Last night, one of our former co-workers from Benthic Creatures, X., came over for dinner. The three of us chatted until late at night, and Jennifer and I learned that things haven’t changed all that much in Benthic Creatures. The lies continue, the little conspiracies among the managers against the trainers continue… in short, I heard nothing at all that made me regret having left the company.

I’m glad to be out of there. I’m glad that I have this job which I enjoy and where I get to go home every night and which pays me more than Benthic Creatures did. For the longest time, I tried to have respect for King Squid, but when it became clear that he either didn’t know what he was talking about or was deliberately lying to entice me to the job, I began to lose that respect. And now if I ever found myself in a position where I’d have to do business with any of the management of Benthic Creatures, I’d definitely have to think twice, since my preference is to work with people who I know can be honest and keep their word.

It’s a pity that there are companies out there that feel they can behave this way to their employees, and I honestly pity anyone who still works for Benthic Creatures. Common decency and honor prevent me from naming Benthic Creatures’ true corporate identity in this public forum, and I almost feel bad about that. But as long as I can keep up this bit of the moral higher ground, I know that company is beneath me, and I can move on.


I left Benthic Creatures with very few regrets (well, I’ll miss my co-workers; no one can quote The Simpsons in casual conversation like N. can), then took a couple of days off and then I rejoined that growing group of former IT workers who have gone to temporary employment as a way to earn some money. I had called them the week prior to leaving Benthic Creatures and arranged a phone interview. The job coordinator I spoke with said to me something which was kind of startling:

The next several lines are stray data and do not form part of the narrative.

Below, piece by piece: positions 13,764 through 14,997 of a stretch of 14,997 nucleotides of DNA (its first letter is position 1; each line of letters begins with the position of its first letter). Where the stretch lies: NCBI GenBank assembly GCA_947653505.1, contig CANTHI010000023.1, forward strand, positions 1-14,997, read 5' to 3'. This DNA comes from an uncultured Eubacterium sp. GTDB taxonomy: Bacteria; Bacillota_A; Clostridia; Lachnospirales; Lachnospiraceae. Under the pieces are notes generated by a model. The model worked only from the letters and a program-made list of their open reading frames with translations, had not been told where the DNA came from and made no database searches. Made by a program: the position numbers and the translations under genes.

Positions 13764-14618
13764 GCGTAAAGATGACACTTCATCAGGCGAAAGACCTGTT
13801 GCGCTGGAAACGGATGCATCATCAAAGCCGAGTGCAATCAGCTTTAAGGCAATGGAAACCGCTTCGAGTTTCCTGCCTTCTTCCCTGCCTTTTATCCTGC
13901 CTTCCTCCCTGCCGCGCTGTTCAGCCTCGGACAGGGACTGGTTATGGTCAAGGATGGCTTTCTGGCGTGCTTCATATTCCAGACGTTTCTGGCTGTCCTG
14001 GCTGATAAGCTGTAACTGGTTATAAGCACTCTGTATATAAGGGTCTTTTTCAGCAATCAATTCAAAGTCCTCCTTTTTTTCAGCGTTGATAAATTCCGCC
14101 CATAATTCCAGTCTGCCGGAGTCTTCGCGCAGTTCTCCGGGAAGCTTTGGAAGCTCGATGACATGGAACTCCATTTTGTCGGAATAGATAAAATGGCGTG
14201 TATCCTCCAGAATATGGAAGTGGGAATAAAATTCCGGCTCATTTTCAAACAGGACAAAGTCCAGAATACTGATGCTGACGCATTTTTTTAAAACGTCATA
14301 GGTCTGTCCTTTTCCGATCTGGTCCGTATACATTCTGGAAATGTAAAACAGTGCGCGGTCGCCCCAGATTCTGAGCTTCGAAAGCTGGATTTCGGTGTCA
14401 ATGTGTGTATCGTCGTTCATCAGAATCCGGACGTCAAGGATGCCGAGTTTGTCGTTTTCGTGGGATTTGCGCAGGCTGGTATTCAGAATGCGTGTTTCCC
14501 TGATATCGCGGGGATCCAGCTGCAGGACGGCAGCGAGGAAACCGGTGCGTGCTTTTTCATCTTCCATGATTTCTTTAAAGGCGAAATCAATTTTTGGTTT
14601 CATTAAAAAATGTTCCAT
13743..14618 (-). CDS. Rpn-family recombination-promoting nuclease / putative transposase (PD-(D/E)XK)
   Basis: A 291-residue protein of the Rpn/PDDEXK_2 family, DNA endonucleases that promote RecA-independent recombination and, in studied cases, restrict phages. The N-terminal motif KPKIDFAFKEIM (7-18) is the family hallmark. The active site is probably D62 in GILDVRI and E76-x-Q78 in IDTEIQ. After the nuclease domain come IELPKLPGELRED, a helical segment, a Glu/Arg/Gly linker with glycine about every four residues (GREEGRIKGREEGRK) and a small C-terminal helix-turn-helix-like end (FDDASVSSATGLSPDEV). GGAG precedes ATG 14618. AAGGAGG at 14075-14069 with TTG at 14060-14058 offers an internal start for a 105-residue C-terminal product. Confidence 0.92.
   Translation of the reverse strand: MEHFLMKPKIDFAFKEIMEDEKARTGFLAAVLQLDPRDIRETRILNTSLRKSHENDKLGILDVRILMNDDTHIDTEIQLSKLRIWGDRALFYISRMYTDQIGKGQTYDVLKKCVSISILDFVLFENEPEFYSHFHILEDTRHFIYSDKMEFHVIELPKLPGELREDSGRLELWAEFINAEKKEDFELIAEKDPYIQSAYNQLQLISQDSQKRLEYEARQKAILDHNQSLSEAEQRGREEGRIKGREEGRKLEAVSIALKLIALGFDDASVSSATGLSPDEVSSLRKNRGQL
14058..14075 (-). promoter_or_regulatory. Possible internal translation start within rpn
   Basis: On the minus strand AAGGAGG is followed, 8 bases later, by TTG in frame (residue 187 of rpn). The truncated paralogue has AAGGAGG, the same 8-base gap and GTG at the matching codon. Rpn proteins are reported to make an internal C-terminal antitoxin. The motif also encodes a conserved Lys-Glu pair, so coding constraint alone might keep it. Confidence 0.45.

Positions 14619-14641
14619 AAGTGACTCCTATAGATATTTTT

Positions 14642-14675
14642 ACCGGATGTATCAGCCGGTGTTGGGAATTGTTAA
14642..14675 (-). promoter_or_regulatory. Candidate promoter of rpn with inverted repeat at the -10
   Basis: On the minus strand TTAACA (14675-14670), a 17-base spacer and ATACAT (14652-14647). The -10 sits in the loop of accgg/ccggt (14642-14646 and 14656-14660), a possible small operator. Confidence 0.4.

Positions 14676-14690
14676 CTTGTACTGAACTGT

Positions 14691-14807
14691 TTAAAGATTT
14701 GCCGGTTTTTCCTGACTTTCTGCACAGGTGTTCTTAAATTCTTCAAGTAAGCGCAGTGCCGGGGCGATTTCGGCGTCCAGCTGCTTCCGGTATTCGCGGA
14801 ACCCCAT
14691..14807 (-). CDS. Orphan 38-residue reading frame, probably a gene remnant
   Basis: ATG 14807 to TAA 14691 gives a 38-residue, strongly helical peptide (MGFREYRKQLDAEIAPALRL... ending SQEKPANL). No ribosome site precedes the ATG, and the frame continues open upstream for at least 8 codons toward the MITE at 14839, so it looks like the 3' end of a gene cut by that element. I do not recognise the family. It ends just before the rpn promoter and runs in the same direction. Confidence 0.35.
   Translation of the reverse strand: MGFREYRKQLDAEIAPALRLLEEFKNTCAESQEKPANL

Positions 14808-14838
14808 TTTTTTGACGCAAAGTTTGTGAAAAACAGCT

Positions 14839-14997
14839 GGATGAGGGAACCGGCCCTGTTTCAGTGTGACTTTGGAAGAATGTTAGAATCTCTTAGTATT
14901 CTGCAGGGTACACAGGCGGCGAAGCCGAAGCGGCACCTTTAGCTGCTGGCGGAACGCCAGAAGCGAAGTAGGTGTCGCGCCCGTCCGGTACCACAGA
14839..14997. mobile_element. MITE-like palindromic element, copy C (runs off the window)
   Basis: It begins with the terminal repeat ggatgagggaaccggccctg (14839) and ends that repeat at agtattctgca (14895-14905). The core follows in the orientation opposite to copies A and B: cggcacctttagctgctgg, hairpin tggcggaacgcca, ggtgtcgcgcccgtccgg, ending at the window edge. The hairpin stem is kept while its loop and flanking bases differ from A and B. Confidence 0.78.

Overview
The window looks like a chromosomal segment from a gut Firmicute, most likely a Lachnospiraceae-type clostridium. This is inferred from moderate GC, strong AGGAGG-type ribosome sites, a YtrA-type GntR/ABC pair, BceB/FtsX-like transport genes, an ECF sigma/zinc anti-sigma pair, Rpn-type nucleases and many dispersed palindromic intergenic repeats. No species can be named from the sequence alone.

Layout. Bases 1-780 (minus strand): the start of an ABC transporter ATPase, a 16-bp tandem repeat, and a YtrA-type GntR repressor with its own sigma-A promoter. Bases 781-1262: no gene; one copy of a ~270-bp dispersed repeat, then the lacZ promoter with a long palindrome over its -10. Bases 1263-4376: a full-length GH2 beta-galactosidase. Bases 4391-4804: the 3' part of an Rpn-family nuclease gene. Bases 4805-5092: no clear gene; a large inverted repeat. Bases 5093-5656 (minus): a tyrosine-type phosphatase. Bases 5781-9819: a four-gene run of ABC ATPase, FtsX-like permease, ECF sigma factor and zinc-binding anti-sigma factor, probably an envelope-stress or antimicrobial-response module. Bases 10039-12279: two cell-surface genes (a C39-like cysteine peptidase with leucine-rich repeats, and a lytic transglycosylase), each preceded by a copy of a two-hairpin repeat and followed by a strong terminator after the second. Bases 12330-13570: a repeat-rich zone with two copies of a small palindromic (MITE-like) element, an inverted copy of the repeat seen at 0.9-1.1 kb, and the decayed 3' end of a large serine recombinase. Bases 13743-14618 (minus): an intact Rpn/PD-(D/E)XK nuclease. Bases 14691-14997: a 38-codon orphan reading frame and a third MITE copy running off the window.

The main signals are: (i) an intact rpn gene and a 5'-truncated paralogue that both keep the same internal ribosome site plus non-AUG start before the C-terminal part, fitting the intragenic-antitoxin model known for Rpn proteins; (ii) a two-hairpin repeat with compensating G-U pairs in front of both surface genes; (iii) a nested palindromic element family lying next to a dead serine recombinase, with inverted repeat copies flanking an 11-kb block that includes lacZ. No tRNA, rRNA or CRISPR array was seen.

“I see you’ve had experience with Unix and something called Apache,” she said.

“Uh,” I wittily replied. “Yeah…”

“Oh, good. There’s a need for someone with those skills in Sacramento. Let me arrange a phone interview for you…”

That was kind of surprising. I’ve never had a temp job that didn’t involve filing papers and writing correspondence and sitting at a phone. Some sort of programming job would be kind of cool.

So on the job coordinator’s instructions, I called up B. the next day and spoke with him.

“Have you had any experience with Solaris?” he asked me.

“Um,” I replied, “no, I haven’t.”

“Well, you’ve had lots of experience with Linux. That’s close enough. They’re both kind of like Unix. How about Apache?”

This was safer water for me. “Sure,” I replied cockily. “I’ve set up two web servers at home, one of them running secure socket layers.”

“Good, good. How are you at shell scripting?”

I thought back to the shell script I’d written two years before at Little Engine to make mass duplicates of websites with customizations… to date, the only shell script I’ve ever written, really. “I guess I’ve written one or two in my time.”

“Hmm. Do you know Cold Fusion?”

I used to know Cold Fusion like the back of my hand. Since then, of course, since Allaire and Macromedia need to keep making money, Cold Fusion has gone through at least a couple of major revisions. So I told B. that I’ve worked with Cold Fusion, but not for a couple of years. “I’m a lot more familiar with PHP and Perl CGI,” I said, “and those are kind of like Cold Fusion.”